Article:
HUNTSVILLE, Ala. - Huntsville city leaders are working on a plan to make cyclists feel safer as they ride downtown.
Dennis Madsen, Director of Urban and Long Range Planning, said citizens have overwhelmingly asked for walkability and easy bike access downtown, and the city is ready to deliver. Through the Downtown Master Plan, the city it entering the initial stage of creating bike lanes on downtown streets.
Bike riders tell us this is one of the biggest steps the city could take right now.
"I believe that most people would ride if they felt safer," said Bruce Weddendorf. He is the Vice President of Straight to Ale Brands, but also an avid cyclist. Weddendorf said he rides downtown almost every day.
"I think it's the biggest deterrent to riding right now in Huntsville. The fear of traffic," he explained. "The encroachment on vehicle traffic on cyclists. I think we have a huge number of potential cyclists here. If they felt safer, they would get on their bicycles and ride lot more."
He said he wants to see more people become able to take a bicycle instead of a car on their errands downtown.
There was standing room only at a Wednesday meeting at UG White downtown, where planners went through their vision to create bike space on downtown streets.
"There's a lot of folks who care about bicycling in Huntsville and I think the turnout definitely bears it out," said Dennis Madsen, Director of Urban and Long Range Planning.
Leaders want to create more connectivity downtown, and any bike path would become part of a larger network.
It is described as a step-by-step process, street-by-street. The goal is to connect destinations that people want to go downtown, and in the future possibly connect into larger parks, trails, and neighborhoods.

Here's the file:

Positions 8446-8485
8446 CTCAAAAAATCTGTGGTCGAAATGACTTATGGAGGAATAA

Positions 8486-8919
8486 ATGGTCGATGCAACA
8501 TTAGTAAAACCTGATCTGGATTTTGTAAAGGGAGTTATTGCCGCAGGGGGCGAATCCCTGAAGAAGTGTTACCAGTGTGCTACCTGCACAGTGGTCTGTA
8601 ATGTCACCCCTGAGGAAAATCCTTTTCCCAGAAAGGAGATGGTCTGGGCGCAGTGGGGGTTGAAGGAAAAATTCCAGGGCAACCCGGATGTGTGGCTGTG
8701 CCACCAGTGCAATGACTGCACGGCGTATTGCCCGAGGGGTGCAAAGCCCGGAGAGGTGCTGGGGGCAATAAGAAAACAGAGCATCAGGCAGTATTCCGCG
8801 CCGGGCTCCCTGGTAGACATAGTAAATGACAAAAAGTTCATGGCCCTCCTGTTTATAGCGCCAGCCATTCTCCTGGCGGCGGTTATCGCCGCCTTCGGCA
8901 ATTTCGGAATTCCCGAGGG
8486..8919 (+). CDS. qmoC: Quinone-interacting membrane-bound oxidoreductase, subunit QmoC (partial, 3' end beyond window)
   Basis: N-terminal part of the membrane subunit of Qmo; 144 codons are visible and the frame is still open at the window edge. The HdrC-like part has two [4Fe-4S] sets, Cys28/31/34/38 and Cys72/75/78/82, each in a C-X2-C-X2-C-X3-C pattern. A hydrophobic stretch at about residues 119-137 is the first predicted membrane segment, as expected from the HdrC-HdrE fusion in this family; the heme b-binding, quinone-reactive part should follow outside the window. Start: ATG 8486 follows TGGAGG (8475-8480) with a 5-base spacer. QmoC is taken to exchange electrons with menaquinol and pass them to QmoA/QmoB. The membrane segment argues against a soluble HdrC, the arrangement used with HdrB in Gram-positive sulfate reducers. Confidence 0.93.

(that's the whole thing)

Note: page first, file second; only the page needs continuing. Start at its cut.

"It's all about creating more and more lengths to get a fuller network," said Madsen. "The broader network you have the more people can take advantage of it."
Madsen said this effort would spread from the center of downtown throughout that community, but they don't want to stop downtown. If it works well, they could move on to other parts of the city.
How will it happen?
The first phase of the project's design may take a few weeks, but Madsen said the plan will soon be underway starting with Spragins Avenue.
"We're looking at Spragins really as a great pilot," said Madsen. He, along with the team working on the project, believes that Spragins Avenue has a smaller amount of traffic and can be a key connection between the Huntsville Depot and Big Spring Park.
Madsen and his team believe they can add bike lanes at Spragins through road striping at Spragins.
"You've got this opportunity to link one destination to another destination," Madsen explained. "Let's put these on the ground and see whether this works. If we have to make tweaks, it's much easier and less expensive to make any changes we see when we get into the usage. Hopefully we are doing enough homework on the front end that we don't have to make tweaks."
There are other ways to add bike lanes, but some may be more expensive than others. That's why re-striping is such an attractive option.
"It is much less expensive than doing a full rebuild of a road," he said. "And the lucky thing is we have built out our roads very wide, so we have a lot of space to work with."
Bike riders are glad this effort is finally moving ahead.
"I think the community has been chomping at the bit for years to see more of that and so to finally see some traction and some movement in the right direction is really, really huge," said Ben Payment, the founder of Bikes and Brews Huntsville.
"Adding dedicated bicycle facilities that make it safe for families with kids, and bringing them into downtown, is big. And that's what they're talking about doing," he added.
Others agree this step is the best one to take right now, as it relates to the rest of the Downtown Master Plan.
"This is the most important part, and it's a good thing they're doing this first. I think this will have the largest impact and facilitate the rest of the plan actually coming to fruition. The connection, communication, and transportation are key to getting results here with the urban life," said Weddendorf.